Dee Forbes given chance to submit written account of her role in RTÉ scandals

Former director general has been unable to attend previous Oireachtas committee hearings due to ill health

Former RTÉ director general Dee Forbes is set to be given a chance by an Oireachtas committee to submit a written account of her role in the payments scandal that has enveloped the broadcaster.

Ms Forbes, who was one of the first executives to depart the station last summer as news of undisclosed payments to star broadcaster Ryan Tubridy approved by her rocked RTÉ, has been unable to attend any committee hearings due to ill health.

But now the Oireachtas media committee is set to make another attempt to elicit Ms Forbes’ side of the story, which would break the silence from one of the central figures in the RTÉ saga.

Director of content Jim Jennings, who has also been unable to attend any committee sessions because of health issues, is due to be given the same chance.


Both will be invited to appear either in person or remotely, but committee chair Niamh Smyth said that they will also be told they can submit written responses to questions currently being drafted by the committee.

“We have taken legal advice at the committee in terms of those who are unwell and unfit to present at committee and we have the opportunity of writing to people such as Dee Forbes and Jim Jennings who haven’t been able to present,” committee chair Niamh Smyth said on Wednesday.

She said that members will want to ask “very particular questions trying to elicit very specific answers”, and that due time would be given to preparing questions for the two executives.

Malcolm Byrne, Fianna Fáil senator and a member of the media committee, said: “The committee is to consider seeking written submissions from those who haven’t been in a position to attend, including Dee Forbes.”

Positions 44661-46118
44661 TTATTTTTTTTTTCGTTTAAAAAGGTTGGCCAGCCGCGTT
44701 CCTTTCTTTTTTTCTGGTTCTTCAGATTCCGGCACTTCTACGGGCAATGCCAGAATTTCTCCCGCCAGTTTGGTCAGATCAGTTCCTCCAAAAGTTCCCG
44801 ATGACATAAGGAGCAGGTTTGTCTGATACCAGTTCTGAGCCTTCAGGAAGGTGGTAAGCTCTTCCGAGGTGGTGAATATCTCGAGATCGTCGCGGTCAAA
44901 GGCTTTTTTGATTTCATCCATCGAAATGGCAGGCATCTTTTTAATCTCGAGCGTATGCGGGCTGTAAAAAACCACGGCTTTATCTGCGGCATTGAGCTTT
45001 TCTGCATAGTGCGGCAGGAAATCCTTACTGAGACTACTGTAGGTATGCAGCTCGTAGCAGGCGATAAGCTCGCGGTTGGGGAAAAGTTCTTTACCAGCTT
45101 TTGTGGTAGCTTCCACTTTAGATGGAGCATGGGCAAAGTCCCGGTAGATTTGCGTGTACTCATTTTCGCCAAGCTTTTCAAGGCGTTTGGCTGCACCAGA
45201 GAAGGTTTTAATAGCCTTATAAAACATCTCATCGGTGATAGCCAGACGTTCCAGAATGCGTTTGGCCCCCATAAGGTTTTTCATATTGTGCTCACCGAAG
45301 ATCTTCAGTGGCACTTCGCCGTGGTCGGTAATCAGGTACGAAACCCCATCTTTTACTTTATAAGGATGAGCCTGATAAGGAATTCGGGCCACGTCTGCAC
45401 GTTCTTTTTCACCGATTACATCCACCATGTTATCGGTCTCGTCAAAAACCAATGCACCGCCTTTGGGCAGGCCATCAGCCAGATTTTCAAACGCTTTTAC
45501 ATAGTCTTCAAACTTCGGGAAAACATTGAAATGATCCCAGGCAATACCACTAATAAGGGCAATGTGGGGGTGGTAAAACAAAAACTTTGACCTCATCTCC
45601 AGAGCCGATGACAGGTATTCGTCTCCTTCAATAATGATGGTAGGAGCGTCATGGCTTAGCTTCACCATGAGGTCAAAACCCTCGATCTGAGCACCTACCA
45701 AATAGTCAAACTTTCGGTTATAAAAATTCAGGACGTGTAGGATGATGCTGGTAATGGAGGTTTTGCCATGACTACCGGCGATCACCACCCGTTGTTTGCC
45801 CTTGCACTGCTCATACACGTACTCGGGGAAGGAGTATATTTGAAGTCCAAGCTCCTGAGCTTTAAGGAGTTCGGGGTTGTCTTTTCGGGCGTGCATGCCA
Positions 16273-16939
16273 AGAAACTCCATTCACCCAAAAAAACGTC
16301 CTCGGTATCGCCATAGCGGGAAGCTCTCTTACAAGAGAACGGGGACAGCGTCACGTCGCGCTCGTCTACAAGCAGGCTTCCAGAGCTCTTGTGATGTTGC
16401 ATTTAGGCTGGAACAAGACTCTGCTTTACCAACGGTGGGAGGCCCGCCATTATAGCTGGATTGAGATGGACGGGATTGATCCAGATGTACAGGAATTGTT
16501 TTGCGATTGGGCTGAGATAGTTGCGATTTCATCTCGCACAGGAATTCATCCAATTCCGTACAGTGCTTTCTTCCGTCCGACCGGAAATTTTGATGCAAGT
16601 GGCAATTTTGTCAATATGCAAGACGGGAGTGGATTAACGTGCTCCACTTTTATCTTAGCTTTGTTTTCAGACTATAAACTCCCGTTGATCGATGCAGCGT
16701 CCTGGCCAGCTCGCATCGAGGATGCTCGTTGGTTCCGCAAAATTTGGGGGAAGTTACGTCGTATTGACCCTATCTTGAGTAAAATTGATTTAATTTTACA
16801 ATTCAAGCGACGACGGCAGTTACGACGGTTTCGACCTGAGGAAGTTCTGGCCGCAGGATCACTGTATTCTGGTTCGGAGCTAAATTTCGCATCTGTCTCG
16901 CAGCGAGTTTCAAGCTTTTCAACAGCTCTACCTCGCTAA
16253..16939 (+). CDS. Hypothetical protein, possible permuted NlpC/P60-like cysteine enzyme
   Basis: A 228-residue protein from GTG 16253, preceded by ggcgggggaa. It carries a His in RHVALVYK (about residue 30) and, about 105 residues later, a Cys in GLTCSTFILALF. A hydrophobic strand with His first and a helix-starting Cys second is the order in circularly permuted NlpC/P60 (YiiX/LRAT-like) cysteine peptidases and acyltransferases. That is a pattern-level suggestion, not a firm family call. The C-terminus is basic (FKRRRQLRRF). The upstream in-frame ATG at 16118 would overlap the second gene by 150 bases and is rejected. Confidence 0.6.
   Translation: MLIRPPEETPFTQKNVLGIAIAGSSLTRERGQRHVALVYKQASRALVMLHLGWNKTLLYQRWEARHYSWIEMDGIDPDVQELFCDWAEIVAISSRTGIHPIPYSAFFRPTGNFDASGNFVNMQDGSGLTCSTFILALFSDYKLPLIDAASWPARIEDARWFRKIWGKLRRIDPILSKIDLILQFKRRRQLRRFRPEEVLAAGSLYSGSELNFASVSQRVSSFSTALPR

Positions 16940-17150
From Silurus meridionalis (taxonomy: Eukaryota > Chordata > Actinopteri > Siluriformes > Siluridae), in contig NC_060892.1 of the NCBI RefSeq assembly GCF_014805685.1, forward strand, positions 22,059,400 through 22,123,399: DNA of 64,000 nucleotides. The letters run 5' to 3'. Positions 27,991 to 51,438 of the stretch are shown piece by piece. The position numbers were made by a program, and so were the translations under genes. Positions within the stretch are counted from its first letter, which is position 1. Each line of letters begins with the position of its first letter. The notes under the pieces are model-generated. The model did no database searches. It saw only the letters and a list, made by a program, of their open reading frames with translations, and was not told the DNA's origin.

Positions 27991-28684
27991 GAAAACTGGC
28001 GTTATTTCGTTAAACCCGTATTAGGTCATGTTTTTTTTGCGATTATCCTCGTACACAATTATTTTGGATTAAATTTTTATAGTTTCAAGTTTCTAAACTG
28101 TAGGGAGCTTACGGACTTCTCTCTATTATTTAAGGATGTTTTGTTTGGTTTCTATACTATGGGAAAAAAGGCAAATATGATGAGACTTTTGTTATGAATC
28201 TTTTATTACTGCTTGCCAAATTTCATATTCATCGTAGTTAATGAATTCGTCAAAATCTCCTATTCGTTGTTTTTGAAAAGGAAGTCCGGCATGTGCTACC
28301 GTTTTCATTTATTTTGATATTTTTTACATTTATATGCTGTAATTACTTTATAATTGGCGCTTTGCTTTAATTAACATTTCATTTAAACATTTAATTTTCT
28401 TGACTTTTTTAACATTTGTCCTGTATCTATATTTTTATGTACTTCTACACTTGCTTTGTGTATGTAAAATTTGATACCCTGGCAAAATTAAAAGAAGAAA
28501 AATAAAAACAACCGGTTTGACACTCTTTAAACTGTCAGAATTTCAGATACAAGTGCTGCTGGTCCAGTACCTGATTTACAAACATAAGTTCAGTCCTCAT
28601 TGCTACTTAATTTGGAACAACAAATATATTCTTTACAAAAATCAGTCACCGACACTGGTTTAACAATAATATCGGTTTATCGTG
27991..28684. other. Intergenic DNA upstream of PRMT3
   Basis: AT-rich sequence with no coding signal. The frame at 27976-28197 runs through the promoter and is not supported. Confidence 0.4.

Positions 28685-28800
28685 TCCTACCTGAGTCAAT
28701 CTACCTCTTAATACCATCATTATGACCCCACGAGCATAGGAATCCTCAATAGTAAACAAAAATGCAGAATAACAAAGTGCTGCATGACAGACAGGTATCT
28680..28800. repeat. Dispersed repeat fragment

“I appreciate illness may preclude a response but for us to fully complete the jigsaw as to what happened in RTÉ, we need to see the missing pieces,” he said. The committee is also expected to seek full documentation including notes of meetings between politicians, civil servants and former RTÉ chair Siún Ní Raghallaigh, whose resignation last week added another layer of controversy to the ongoing saga.

Minister for Media Catherine Martin indicated to the media committee on Tuesday that she would be open to sharing all documents as part of a transparency effort. Ms Martin is also to meet with the board of RTÉ, which is said to be furious about the manner of Ms Ní Raghallaigh’s resignation, later this week – likely on Friday.

On Wednesday, Ms Martin told the Dáil that public trust in RTÉ needs to be restored before a new funding model for public service broadcasting can be considered by the Government. She said that the Government was committed to reforming the current funding system during its term in office and she was “more determined than ever to see this happen”.

On Tuesday, Ms Martin told the Oireachtas media committee that Ms Ní Raghallaigh warned she could resign before a crucial appearance by the Minister on RTÉ Prime Time last week, and resisted attempts to arrange a meeting to discuss Ms Martin’s disappointment in her.

Asked on Wednesday about Ms Martin’s remarks in the Dáil and the media committee, a spokeswoman for Ms Ní Raghallaigh said “she has nothing to say at this time”.

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Jack Horgan-Jones

Jack Horgan-Jones

Jack Horgan-Jones is a Political Correspondent with The Irish Times

Arthur Beesley

Arthur Beesley

Arthur Beesley is Current Affairs Editor of The Irish Times